Tag Archives: Soviet Russia
If you like your propaganda with a shot of vodka, then you will be on board with The Battleship Potemkin, a 1925 silent film directed by Sergei Eisenstein. It shows what happens when you tell a crew on a Russian battleship to eat maggot stew and like it.
Not to ruin too much, but no, they don’t like it. A mutiny and a massacre unfurl during this 69-minute film, which turned out to be the most violent silent film I have checked out so far. Eisenstein pulls out all the stops, to the point that when you see an unmanned baby carriage at the top of the Odessa Steps and you can already sense that it will roll horribly to the bottom step, you still will be biting your nails all the way down.
Blood and gore aside, this film is also incredibly unusual for the time in the way that it was shot. Think of any American silent film, a Charlie Chaplin something-or-other, and the action is typically filmed over long shots that don’t snap back and forth between characters or other aspects of the scene. Potemkin is different. It’s filmed in a style that modern audiences are more used to, with quick perspective changes to intensify the emotion felt by the viewer.
I’ve tried watching movies like Birth of a Nation that I’d heard were groundbreaking, artistic pieces, and wound up bored out of my skull. I’ve heard the same thing about Potemkin, but the opposite happened. I enjoyed it, could see its merit as a film for sure, and on top of it all, was at a loss as to what it means to like something that’s meant to manipulate.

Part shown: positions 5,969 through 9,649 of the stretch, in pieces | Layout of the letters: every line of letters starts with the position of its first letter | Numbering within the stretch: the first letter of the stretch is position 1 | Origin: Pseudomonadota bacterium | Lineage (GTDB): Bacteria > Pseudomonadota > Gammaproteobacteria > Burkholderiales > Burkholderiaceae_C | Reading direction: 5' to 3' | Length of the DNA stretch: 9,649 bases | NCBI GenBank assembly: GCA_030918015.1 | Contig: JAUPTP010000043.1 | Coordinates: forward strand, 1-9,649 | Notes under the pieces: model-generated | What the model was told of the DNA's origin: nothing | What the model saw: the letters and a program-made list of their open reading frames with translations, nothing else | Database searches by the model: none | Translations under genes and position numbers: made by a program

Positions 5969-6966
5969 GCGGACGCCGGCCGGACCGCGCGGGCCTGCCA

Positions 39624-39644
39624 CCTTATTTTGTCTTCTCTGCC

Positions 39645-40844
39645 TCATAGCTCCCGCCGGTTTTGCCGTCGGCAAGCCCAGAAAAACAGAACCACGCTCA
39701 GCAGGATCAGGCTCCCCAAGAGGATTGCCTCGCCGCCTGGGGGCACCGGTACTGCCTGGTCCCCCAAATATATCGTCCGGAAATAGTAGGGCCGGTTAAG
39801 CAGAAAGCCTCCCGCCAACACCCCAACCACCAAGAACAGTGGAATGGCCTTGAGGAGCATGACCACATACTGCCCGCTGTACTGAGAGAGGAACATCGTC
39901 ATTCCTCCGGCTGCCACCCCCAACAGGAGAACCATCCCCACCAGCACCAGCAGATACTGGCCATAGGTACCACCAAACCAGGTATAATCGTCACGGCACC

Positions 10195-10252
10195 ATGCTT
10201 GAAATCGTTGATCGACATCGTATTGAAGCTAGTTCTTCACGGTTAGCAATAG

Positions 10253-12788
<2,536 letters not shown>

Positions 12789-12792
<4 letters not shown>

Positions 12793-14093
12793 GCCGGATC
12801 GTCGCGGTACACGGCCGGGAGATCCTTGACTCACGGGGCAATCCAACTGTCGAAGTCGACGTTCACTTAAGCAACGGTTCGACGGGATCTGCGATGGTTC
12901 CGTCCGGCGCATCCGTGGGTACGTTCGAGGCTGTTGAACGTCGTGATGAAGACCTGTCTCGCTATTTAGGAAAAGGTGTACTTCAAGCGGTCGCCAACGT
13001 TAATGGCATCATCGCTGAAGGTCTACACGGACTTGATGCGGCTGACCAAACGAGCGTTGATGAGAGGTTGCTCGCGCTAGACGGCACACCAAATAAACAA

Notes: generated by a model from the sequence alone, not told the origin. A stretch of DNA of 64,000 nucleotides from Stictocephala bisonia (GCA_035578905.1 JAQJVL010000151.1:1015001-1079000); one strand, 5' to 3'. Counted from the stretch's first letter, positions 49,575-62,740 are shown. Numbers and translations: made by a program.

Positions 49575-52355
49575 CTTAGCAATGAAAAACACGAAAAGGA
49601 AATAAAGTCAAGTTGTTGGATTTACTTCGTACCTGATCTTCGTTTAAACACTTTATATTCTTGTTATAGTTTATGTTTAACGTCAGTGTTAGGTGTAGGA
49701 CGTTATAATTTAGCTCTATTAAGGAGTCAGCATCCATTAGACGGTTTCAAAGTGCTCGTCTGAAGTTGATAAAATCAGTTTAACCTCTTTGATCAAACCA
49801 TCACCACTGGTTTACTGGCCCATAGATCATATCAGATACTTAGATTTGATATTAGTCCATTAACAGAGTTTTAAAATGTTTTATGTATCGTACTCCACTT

The Battleship Potemkin, 1925
Starring: Aleksandr Antonov, Vladimir Barsky, Grigori Aleksandrov
Directed by: Sergei Eisenstein
Why to watch it: Google it, and some pretentious asshole will tell you why to give Potemkin a shot. I’ll just tell you that you won’t be disappointed, and if you expected nothing, you’ll be pleasantly surprised. Also, note that if you hate this old black and white shit, it’s a short run at around 70 minutes, so it’s not all Anna Karenina up in here.
Potemkin Mix Contains:
1. Tiger Rag (pt. 1) / Duke Ellington
2. Sor Kendine / Ersen
3. Cherub Rock, Smashing Pumpkins
4. The Legend of God’s Gun / Spindrift
5. Kelin Ati Len / Orchestre du Bawobab
6. En Casa del Trompo No Bailes / Orquestra Riverside
7. Tennessee Waltz / Patti Page
8. Lava / the B-52’s
9. The Great Pretender / The Platters
10. The Ghost with the Most / Almighty Defenders
11. Forcefield / Beck
12. Battle / Blur
13. Warszawa / David Bowie
14. Ghostwriter / RJD2
15. When the Saints go Marching In / The Delta Boys
16. Rooms and Bags / Intelligence
17. Halo, Depeche Mode